On the other hand, there is only limited information about the cause of differences in the sensory quality characteristics between the Hanwoo and Holstein steers of the same quality grade. Therefore, the objectives of this study were to compare the meat quality, and palatability characteristics of low-marbled Hanwoo and Holstein steers of different quality grades. Moreover, this study investigated the histochemical characteristics of longissimus thoracis (LT) muscle to establish the cause of differences in tenderness between the low-marbled Hanwoo and Holstein breeds within the quality grade.
Materials and Methods
Fifty-nine steers (35 Hanwoo [quality grade 1, n=23; quality grade 2, n=12] and 24 Holstein [quality grade 1, n=8; quality grade 2, n=10; quality grade 3, n=6]) were obtained in six batches (11–12 Hanwoo steers per day and 8 Holstein steers per day). Approximately 25 g of muscle samples was taken for the histochemical analysis from the LT muscle at the 12–13th thoracic vertebrae, and immediately frozen in liquid nitrogen, and stored at –80°C.
At 24 h postmortem, the carcasses from Hanwoo and Holstein steers were graded following the carcass quality standards of the KAPE (2021). The KAPE provided the age at slaughter, carcass weight, loin-eye area, back-fat thickness, marbling scores, and beef quality grades of each carcass. However, quality grade 3 of Hanwoo steers was excluded from all the statistical analyses because data were obtained from only two steers. After quality grading, muscle chunks were dissected between the 9–13th thoracic vertebrae, and the meat quality measurements were immediately conducted. For the eating quality evaluation, each muscle chunk was cut into steak-sizes (1.5 cm thickness; approximately 120 g), and then stored at –25°C.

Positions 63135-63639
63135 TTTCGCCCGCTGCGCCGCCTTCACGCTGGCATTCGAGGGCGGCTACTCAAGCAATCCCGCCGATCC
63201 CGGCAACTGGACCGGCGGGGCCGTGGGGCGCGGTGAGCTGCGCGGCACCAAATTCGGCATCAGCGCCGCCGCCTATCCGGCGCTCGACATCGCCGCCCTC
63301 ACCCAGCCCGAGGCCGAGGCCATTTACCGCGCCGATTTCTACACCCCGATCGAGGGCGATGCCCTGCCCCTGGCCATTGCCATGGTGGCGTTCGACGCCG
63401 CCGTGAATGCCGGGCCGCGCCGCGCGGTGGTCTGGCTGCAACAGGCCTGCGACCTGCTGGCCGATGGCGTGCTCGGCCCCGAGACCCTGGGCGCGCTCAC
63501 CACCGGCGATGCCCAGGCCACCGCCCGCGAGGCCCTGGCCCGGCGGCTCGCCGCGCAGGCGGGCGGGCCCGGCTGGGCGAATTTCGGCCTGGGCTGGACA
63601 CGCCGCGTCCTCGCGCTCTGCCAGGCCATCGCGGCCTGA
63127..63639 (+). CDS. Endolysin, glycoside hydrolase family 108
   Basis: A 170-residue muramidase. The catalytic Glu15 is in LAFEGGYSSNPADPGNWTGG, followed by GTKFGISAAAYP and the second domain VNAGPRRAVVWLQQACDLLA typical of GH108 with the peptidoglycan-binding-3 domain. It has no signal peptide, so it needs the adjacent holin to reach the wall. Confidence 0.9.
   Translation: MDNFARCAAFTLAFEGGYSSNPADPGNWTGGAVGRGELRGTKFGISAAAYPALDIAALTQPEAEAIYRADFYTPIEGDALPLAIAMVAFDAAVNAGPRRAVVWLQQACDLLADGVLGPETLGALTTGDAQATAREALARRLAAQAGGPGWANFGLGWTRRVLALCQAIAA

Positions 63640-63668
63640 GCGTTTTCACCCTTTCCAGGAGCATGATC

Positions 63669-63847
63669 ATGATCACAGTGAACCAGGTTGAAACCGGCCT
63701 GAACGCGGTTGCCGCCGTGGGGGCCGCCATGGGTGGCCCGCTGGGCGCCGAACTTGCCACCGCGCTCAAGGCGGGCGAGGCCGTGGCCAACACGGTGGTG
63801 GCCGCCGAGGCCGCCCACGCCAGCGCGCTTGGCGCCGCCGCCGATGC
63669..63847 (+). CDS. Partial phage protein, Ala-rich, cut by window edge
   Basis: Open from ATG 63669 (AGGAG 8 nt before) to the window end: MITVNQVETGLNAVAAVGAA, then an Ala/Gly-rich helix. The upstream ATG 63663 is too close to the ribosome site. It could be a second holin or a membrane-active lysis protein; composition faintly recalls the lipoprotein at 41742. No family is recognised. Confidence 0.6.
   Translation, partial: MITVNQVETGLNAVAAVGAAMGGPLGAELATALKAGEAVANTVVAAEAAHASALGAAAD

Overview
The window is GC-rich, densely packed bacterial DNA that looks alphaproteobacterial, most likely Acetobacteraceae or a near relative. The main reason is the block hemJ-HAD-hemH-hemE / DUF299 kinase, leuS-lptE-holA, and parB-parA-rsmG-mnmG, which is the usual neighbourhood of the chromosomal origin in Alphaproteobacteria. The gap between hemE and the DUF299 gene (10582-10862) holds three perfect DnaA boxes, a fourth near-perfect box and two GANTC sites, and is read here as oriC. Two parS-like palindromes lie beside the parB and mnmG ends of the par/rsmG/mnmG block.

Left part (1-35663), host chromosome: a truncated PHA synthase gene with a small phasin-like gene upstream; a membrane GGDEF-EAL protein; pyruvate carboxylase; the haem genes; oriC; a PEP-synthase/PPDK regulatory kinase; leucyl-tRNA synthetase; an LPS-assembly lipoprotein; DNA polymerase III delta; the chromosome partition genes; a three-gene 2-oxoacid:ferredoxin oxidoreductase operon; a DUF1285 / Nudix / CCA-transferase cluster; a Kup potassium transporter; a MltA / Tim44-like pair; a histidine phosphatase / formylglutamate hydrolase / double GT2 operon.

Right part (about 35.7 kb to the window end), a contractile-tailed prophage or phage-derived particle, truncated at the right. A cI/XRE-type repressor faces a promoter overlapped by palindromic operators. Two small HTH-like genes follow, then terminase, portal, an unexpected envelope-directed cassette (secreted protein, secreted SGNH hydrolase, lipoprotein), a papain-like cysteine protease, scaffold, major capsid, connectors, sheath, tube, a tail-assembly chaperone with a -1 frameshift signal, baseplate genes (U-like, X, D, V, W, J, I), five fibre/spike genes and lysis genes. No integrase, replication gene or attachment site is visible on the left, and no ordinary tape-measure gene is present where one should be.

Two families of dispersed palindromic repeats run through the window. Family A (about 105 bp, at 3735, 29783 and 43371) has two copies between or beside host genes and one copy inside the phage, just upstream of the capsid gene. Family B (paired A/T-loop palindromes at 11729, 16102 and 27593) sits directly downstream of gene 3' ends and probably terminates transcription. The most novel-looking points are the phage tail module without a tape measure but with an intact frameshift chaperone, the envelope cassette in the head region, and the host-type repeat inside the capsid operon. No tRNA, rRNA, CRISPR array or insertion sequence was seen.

Muscle pH was assessed after carcass quality grading using a portable pH meter (Testo 206-pH2, Testo AG, Lenzkirch, Germany). After 30 min of blooming at 4°C in a cold room, the meat surface color was measured using a chromameter (CR-400, Minolta Camera, Osaka, Japan), and values were expressed as lightness (L*), redness (a*), and yellowness (b*) (CIE, 1978). To measure the water-holding capacity, drip loss, and cooking loss were measured according to the previously reported procedure described by Honikel (1998). After cooking loss measurement, the same samples were used for the WBS analysis. Each meat sample was cut into more than 8 cores (1.27 cm diameter), and the force values were measured using an Instron Universal Testing Machine (Model 1011, Instron, Norwood, MA, USA) mounted with a Warner-Bratzler blade operating at a crosshead speed of 200 mm/min (AMSA, 1995).